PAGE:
What I Told My White Friend When He Asked For My Black Opinion On White Privilege

In response to a white friend, Lori Lakin Hutcherson, founder and editor-in-chief of Good Black New, describes incidents of discrimination and microaggressions over her life and states that what white people need to do is “to acknowledge that white privilege DOES exist and . . .  to stand up for fair treatment and justice.”
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One Comment on “What I Told My White Friend When He Asked For My Black Opinion On White Privilege

  1. Another heart moving article, this one shared by Lori Lakin Hutcherson that aids to help people understand the daily actions of white privilege. What moved me are the examples used to explain “BEHAVIOR” whether conscious or unconscious that serves as the foundation of white privilege. Often the immediate denial of white privilege is that white people experience hardships, poverty, and misfortunes. The truth is that there is an opportunity for all people to experience hardships, poverty, and misfortune. This perception is similar to why white people refuse to accept that #BlackLivesMatter. The social infrastructure and laws illustrate on numerous levels that black lives DO NOT MATTER, and many have willingly adopted the mindset that black people deserve the treatment received.

    Lori used lived experiences to illustrate misguided assumptions about black people and how this disposition of privilege are institutionally accepted biases about black people without looking at the character of the individual. The idea that one would judge or place an expectation upon another because of an external label alone is the reason to challenge one’s belief system and the merits from which it was rooted.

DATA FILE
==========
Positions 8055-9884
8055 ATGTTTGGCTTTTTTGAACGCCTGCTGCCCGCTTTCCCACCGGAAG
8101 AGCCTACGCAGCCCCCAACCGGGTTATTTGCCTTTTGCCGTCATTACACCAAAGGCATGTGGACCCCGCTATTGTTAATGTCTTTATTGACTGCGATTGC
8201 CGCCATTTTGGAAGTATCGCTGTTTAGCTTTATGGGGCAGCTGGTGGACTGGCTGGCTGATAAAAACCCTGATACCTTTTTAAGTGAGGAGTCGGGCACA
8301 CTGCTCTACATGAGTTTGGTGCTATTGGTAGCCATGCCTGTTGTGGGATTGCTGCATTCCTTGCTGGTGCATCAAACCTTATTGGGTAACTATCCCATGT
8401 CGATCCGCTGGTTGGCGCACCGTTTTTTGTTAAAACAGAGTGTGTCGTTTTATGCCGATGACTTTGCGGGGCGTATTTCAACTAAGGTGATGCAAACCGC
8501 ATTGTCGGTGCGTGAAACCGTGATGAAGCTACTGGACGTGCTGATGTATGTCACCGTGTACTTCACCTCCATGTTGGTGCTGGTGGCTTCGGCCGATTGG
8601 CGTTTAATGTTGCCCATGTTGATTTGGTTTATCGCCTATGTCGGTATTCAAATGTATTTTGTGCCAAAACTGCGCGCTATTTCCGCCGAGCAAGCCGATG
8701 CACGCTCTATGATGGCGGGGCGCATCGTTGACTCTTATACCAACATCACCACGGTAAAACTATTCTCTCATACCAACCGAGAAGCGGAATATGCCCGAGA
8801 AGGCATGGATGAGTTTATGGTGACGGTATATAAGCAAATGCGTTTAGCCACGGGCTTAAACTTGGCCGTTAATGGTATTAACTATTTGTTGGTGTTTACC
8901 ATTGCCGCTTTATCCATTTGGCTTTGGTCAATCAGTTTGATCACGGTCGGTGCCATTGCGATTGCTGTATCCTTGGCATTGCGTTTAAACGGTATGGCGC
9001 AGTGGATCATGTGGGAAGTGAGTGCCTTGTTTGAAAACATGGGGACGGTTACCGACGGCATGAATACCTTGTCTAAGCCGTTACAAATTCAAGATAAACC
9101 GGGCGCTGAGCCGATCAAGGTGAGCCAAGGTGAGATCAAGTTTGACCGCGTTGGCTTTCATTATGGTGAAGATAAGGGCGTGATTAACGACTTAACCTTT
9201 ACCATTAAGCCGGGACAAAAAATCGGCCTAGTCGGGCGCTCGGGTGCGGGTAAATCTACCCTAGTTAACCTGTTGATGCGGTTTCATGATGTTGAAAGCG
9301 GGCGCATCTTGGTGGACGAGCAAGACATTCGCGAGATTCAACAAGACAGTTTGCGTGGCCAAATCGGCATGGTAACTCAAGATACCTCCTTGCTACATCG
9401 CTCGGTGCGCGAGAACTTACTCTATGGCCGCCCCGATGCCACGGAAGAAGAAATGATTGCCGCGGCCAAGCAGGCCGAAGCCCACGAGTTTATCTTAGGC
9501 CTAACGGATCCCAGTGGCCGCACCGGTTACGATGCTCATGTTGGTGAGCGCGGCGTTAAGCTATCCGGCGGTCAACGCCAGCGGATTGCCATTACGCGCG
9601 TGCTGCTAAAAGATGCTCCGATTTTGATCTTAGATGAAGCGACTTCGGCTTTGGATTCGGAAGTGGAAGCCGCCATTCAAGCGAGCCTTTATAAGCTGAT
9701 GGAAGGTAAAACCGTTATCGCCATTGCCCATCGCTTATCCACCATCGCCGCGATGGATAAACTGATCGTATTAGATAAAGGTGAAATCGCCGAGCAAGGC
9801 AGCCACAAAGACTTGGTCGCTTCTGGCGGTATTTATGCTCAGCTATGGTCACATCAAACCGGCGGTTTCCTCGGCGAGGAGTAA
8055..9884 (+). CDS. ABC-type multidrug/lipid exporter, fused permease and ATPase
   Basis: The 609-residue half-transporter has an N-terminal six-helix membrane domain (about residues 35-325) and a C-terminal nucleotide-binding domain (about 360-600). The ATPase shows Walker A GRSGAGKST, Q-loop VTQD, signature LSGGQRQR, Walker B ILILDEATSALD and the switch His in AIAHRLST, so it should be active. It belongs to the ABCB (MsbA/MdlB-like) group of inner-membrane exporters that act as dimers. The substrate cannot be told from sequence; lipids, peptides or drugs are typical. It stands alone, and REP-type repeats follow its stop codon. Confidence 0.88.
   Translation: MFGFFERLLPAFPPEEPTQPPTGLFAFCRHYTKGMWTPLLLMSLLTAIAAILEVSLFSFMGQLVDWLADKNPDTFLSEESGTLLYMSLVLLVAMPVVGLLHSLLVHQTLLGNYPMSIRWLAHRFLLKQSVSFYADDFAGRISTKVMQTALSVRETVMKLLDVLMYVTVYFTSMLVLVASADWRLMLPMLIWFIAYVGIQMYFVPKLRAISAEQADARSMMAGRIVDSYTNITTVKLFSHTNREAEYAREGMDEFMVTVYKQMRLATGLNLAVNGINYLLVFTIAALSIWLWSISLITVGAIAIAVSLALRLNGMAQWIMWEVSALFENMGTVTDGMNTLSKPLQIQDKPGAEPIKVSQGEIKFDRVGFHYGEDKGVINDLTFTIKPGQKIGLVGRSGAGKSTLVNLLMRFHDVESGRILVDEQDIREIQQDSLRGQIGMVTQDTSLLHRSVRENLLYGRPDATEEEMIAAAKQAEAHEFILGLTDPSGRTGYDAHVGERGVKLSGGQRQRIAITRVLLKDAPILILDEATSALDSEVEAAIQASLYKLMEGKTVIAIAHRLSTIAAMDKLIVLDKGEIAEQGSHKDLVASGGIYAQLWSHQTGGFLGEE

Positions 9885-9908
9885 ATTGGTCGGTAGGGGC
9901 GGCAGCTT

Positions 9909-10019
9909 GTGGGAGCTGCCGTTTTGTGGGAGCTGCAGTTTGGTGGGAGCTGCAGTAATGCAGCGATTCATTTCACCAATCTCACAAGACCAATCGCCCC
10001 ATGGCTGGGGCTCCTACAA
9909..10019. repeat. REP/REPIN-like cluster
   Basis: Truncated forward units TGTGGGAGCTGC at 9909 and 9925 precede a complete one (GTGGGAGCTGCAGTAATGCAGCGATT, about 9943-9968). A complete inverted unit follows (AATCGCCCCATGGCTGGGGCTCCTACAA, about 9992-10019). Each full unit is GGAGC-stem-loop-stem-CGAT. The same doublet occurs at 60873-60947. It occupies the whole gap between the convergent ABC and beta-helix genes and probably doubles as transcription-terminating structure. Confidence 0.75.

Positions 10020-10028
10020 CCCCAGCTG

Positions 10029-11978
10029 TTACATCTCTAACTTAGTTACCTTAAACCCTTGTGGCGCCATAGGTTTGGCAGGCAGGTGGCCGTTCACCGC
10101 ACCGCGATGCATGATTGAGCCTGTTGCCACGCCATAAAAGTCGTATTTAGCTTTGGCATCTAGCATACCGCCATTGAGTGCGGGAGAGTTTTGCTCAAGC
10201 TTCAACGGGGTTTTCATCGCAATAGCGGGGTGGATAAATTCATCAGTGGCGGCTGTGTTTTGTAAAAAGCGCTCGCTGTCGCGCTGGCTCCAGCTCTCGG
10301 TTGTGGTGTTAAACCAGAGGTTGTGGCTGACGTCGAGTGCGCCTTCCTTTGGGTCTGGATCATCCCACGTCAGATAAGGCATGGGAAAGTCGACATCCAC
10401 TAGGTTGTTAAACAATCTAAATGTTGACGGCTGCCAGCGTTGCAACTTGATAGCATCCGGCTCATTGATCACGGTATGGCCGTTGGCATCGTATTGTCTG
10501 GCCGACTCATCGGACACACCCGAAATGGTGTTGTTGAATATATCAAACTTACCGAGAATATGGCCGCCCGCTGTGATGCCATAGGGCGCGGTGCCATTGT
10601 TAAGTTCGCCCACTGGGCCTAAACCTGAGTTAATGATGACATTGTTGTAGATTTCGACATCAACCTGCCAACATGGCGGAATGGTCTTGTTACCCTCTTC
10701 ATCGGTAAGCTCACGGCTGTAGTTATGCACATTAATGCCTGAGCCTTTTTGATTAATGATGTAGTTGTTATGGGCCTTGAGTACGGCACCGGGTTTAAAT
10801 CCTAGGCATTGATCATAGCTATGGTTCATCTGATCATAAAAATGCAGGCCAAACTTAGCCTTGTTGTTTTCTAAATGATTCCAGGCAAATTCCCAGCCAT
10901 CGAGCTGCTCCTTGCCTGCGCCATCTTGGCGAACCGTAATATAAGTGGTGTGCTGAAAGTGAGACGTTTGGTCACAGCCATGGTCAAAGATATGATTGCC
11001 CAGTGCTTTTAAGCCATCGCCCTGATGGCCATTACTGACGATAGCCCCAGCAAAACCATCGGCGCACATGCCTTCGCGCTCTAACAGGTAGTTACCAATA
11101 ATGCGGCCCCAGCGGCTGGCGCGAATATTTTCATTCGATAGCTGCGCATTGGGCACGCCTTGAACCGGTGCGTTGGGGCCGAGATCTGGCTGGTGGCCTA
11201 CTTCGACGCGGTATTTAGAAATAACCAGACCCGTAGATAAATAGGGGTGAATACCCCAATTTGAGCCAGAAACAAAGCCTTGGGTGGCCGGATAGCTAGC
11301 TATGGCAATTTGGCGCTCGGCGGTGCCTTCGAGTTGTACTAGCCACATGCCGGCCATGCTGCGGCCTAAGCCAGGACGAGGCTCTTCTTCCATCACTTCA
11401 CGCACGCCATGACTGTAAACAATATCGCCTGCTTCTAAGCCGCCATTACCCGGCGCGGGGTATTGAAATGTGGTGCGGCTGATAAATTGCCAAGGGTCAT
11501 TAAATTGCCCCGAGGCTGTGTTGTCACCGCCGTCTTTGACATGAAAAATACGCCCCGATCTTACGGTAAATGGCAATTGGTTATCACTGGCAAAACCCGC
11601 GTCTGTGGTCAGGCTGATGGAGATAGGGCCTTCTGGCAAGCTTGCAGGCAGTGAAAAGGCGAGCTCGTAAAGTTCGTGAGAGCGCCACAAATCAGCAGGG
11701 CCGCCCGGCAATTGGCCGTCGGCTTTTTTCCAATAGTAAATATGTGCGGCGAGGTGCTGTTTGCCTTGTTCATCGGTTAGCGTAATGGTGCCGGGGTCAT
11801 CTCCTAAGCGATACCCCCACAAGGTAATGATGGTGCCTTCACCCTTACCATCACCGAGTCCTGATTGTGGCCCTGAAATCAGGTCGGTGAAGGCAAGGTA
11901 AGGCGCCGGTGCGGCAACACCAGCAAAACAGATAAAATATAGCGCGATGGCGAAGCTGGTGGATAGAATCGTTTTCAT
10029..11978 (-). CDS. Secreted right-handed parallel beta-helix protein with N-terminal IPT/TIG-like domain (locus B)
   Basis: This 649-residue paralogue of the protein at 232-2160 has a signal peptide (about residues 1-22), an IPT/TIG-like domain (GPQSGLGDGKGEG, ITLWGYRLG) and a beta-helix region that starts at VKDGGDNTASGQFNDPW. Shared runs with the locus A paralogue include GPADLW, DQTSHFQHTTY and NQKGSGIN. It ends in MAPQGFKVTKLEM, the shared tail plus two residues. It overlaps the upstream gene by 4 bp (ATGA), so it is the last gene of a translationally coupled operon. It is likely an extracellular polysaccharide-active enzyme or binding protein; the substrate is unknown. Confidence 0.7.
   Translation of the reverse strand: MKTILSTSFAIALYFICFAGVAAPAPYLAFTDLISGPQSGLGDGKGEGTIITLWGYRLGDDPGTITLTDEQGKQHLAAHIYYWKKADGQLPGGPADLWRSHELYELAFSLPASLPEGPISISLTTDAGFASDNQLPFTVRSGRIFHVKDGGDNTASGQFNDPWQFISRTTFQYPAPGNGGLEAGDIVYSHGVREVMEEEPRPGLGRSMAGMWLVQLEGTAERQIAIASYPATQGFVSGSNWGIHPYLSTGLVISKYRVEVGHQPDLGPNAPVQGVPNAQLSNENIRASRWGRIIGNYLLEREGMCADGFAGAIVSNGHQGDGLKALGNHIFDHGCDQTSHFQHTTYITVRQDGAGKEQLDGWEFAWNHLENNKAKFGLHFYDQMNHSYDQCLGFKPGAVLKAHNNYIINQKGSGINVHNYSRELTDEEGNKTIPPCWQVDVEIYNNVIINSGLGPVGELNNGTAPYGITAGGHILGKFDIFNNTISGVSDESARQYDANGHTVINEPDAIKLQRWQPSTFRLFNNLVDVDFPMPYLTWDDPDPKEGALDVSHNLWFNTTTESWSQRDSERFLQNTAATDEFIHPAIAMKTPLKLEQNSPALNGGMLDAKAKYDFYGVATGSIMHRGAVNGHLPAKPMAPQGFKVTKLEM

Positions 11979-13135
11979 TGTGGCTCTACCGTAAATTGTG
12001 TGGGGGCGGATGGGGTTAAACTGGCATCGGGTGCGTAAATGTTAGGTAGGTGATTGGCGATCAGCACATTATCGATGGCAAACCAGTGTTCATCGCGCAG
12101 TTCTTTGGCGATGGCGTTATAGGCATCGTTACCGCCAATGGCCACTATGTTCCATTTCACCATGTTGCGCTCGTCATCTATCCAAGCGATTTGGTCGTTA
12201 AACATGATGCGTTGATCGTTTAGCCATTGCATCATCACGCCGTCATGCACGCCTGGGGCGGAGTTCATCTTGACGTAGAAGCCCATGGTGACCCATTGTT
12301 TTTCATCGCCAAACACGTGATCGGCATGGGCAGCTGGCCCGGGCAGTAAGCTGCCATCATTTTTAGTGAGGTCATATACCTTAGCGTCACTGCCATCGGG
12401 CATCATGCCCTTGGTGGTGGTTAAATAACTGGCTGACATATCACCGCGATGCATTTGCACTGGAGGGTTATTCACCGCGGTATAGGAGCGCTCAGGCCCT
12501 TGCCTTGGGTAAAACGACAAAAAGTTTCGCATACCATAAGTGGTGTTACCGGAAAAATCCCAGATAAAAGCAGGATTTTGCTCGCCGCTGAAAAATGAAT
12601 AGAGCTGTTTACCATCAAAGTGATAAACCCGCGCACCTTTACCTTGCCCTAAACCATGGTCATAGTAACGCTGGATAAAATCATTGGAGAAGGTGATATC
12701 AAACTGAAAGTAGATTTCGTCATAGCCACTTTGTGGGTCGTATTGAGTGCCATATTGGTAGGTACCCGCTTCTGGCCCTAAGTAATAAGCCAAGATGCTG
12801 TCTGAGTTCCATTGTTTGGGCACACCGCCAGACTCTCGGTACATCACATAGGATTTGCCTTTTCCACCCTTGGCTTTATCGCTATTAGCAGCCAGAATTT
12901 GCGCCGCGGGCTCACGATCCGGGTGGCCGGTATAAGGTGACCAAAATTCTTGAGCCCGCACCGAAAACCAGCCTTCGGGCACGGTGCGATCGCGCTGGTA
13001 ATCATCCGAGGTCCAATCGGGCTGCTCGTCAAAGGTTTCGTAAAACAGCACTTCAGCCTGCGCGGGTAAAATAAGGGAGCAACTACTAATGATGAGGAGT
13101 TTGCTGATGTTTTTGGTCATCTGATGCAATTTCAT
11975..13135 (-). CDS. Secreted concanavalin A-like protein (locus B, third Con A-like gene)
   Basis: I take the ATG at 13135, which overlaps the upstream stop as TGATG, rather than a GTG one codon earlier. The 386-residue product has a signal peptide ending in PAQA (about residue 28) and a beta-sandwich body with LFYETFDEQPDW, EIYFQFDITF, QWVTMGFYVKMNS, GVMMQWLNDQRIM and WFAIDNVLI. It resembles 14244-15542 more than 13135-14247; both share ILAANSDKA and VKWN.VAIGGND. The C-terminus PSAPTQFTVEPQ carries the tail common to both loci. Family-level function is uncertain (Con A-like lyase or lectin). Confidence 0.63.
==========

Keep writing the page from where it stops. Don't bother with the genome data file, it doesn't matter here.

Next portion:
To intellectually acceptance that being black means less qualified, less capable, less willing, and less able is haunting because the misperception is saying that black people are less than “me.” How does this belief about black people challenge your self-esteem, self-value, self-worth, and self-consciousness? What happens to your identity in the world when your acceptance about black people changes? What will you lose? More importantly, what will you gain?

    The journey to Harvard was especially endearing, #5 because it was a clear illustration of the lack of self-awareness and implicit bias on the highest level of self-denial. How do marginalizing someone’s abilities, serve your self-identity?

    Number 7 unravels century old hierarchical entitlement by using language that separates humanness by depicting slave owners as “Master” and the person of color as “slave” or a black person in service to white people. Being blindsided with racist assumptions is the foundation microaggressions, which perpetuates whiteness with privileged – meaning unconscious expectations and assumptions surrounding black people. I encourage all to read this article a few times; then I challenge you to look at your life to see the behavior of white privilege.

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